LA Kings: To trade or not to trade, that is the question
The LA Kings are expected to be major players this offseason. If they choose to upgrade via trade, one or more of their prized prospects will have to go, but should they do that?
It took so long to rebuild the LA Kings prospect pool.
There was a time when Michael Amadio, Jordan Weal, and Michael Mersch were considered to be among the top prospects in the pipeline. While I’m sure all are great guys, it didn’t bode well for the future of the Kings in the latter half of the 2010s. The result was several losing seasons, and suddenly the two Stanley Cup championships felt like a distant memory.
They say it’s always darkest before the dawn, and those losing seasons yielded several high draft picks. Those picks, in turn, have helped make the LA Kings prospect pool one of the best in the NHL. Names like Quinton Byfield, Alex Turcotte, Arthur Kaliyev, Rasmus Kupari, and Samuel Fagemo are just a few of the prospects that Kings fans are looking forward to in the near future.
While the prospect pool is now loaded, the LA Kings still need to emerge from the rebuild they have been enduring over the past few seasons. The team hasn’t made the playoffs since 2018, and they haven’t won a playoff game since 2016.
Even with all the optimism for the future, it appears the fanbase is beginning to get restless about the current product, as evidenced by the fact that TV ratings for Kings games were down this season, although fans could not attend games in person. The prospects should bring the Kings success in a few years, but the team must become relevant again soon in a hyper-competitive Los Angeles sports landscape.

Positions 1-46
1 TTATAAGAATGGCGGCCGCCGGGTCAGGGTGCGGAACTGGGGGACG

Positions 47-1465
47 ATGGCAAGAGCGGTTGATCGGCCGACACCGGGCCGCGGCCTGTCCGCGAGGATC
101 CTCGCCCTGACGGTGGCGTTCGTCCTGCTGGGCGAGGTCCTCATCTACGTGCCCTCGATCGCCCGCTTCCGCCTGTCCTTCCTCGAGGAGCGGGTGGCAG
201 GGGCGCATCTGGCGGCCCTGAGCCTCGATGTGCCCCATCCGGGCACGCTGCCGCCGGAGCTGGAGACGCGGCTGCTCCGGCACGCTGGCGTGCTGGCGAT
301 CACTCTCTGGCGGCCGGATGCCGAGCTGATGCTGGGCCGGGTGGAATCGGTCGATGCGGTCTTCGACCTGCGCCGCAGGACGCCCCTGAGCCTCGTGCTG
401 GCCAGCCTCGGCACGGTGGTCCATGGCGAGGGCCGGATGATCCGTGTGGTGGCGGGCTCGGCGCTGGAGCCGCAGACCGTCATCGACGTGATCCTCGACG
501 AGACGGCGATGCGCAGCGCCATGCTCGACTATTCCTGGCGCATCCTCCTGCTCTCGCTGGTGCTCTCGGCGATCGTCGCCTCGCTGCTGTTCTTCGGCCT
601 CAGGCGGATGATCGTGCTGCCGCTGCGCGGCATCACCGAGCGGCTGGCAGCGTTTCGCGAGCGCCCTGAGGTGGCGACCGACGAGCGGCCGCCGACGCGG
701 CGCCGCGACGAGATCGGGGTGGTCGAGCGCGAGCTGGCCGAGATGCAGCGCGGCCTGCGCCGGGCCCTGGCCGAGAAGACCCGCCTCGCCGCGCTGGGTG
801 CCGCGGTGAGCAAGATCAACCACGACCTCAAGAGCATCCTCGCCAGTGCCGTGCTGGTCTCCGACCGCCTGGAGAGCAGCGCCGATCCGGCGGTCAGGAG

So what should the LA Kings do?
The Kings have options here. First, they could do nothing outside of the organization and begin to weave their prized prospects into the team starting this season. It can be assumed at least their number one prospect, Quinton Byfield, will be in Los Angeles this season as it is highly unlikely he goes back to the OHL.
As far as the others go, while it is very exciting for some to think that the rest of the prospects will be joining Byfield at the Staples Center this season, it simply is not a good idea. Despite their collective extraordinary talent, prospects need time to develop, and thrusting all of them into the NHL before they are ready would not only stunt their development but almost certainly lead to another disappointing season for the Kings.
The LA Kings will have approximately $15 million in cap space this offseason after re-signing their own RFA’s. With that kind of cap space, the team could make a substantial offer to any unrestricted free agent they desire.
Some of the big UFA’s hitting the market include Gabriel Landeskog, Alex Ovechkin, Taylor Hall, Brandon Saad, and Dougie Hamilton, among others, will be available. Landeskog, Ovechkin, and Hall will most likely be returning to their former teams, so that leaves Hamilton, Saad, and even Mike Hoffman as the big fish that would be up for grabs.